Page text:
There are also some disadvantages to this type of data analysis:
- Big data detects subtle correlations in data very effectively (much more than in smaller data bases), but it's not good at assigning meaning or importance to correlations.
- Using real-time insights from high speed big data info requires a different way of applying analytic solutions to business decisions. It may also require faster reaction times and new ways to organize work patterns and staff responsibilities.
Who Uses Big Data?
Big data is providing a new information frontier in many industries.
Many banks were the first companies to wade into this type of data analysis, and institutions such as Wells Fargo and Citibank have substantial Hadoop projects underway which augment existing storage and processing capabilities for those businesses. Banking institutions use big data to minimize fraud and other banking risks, increase customer satisfaction and access, and to ensure regulatory compliance.
The health care industry can especially benefit from big data analysis to ensure good patient outcomes, regulatory compliance, accurate information, timely response capabilities, and patient confidentiality. BlueShield of California has recently implemented a big data platform that will help provide innovative, evidence-based health care.
Positive customer relationships and advertising effectiveness are critical areas in the retail industry which can benefit from this type of data analysis and analytics. Real time feedback from this analysis is an amazing tool which can meet both of these business needs. Stage Stores, the $2 billion department store company that operates Bealls and other mid-level departmenrt stores, has used big data analysis and analytics to drive sales in its chain.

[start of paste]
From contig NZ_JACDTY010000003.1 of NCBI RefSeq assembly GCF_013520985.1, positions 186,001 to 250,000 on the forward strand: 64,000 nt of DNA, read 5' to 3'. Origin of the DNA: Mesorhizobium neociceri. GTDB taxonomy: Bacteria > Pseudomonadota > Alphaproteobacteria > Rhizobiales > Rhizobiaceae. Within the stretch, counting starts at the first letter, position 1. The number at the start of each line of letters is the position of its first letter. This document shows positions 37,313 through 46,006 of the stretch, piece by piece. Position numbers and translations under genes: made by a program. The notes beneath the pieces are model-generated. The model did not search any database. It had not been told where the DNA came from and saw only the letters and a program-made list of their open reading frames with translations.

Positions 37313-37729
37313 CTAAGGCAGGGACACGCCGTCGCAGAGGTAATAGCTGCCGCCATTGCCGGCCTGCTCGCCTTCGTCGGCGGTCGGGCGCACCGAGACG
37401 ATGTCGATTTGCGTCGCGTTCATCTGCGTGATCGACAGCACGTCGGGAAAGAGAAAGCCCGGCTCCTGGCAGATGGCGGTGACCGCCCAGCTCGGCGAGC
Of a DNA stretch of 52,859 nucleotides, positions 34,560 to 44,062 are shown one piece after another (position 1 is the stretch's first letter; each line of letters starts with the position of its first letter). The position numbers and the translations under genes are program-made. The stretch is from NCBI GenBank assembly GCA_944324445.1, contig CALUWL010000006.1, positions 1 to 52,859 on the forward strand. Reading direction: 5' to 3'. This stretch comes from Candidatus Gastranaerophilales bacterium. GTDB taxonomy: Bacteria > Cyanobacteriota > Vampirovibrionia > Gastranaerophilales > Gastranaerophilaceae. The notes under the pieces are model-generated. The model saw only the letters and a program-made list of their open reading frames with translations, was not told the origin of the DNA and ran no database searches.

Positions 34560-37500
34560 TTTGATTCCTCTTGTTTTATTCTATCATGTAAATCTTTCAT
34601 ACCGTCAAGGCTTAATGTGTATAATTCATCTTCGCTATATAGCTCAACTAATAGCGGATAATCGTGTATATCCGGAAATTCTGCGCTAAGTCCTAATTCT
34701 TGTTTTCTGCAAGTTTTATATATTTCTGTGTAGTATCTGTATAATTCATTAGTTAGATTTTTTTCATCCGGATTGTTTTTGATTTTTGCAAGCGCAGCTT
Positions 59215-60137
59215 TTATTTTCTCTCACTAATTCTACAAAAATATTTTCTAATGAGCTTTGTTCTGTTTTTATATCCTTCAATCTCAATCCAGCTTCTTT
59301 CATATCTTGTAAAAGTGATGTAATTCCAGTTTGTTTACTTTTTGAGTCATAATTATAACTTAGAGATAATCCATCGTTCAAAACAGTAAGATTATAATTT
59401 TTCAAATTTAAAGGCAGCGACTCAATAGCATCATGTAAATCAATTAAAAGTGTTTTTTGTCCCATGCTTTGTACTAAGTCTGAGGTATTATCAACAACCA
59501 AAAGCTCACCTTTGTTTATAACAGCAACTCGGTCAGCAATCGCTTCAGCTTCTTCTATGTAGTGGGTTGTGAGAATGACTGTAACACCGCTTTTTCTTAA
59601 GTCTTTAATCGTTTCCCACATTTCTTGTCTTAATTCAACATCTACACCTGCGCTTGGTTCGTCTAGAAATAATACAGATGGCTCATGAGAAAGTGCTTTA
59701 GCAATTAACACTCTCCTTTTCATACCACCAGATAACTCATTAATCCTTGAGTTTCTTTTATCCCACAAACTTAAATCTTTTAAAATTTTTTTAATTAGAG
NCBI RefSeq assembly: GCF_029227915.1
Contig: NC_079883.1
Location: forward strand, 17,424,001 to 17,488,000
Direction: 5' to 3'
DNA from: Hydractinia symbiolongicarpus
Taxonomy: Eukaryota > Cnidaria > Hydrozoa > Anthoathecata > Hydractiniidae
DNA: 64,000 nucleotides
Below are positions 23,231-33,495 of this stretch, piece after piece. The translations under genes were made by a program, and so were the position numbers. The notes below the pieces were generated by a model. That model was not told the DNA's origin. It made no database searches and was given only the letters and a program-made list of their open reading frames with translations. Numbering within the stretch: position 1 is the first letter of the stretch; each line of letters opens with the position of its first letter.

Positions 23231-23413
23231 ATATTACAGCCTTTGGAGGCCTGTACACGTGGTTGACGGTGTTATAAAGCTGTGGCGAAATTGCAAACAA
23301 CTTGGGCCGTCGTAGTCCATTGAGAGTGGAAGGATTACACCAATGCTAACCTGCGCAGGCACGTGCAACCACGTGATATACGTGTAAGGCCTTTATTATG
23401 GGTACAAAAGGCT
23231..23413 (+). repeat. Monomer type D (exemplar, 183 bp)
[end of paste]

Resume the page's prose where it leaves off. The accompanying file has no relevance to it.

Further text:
United Parcel Service (UPS)
The start-up technology companies of the ".com" era were among the first businesses to embrace this form of analysis and analytics. Over time, established, innovative businesses began to see the advantages of having access to big data feedback, and they joined the movement. United Parcel Service (UPS) is one global business which has utilized big data in many aspects of its business. It was actually one of the first major companies to use big data in its daily operations in the 1980s.
UPS uses big data analysis and analytics to track package movements, coordinate transactions and increase company efficiency in many ways. According to the International Institute of Analytics, the company now tracks data on 16.3 million packages per day for 8.8 million customers, with an average of 39.5 million tracking requests from customers each day. UPS stores over 16 petabytes of data in its big data tools. UPS' ORION initative is an especially interesting use of this data analysis. The initiative collects and uses data from telematics sensors installed in over 46,000 UPS vehicles. This data helps UPS design route structures to monitor and control fuel and other vehicle efficiency factors.
What Does Big Data Mean to Your Business?
The use of big data analysis and analytics must begin with an analysis of your business to determine if there is a practical and cost effective use for big data. Businesses that need comprehensive and fast feedback on trends and customer preferences will find this kind of analysis a valuable tool. Other businesses in highly regulated arenas can use big data and analytics to control risks and provide compliance-related information quickly and accurately. By using existing cloud-based solutions, the use of big data can be customized to every business size and financial budget.
Results in Real Time
Smart business managers need to put aside old conceptions about data collection and how it's used if they want to stay competitive in today's marketplace. Big data analysis and analytics are business tools that are here to stay because the information age demands real-time insights and feedback.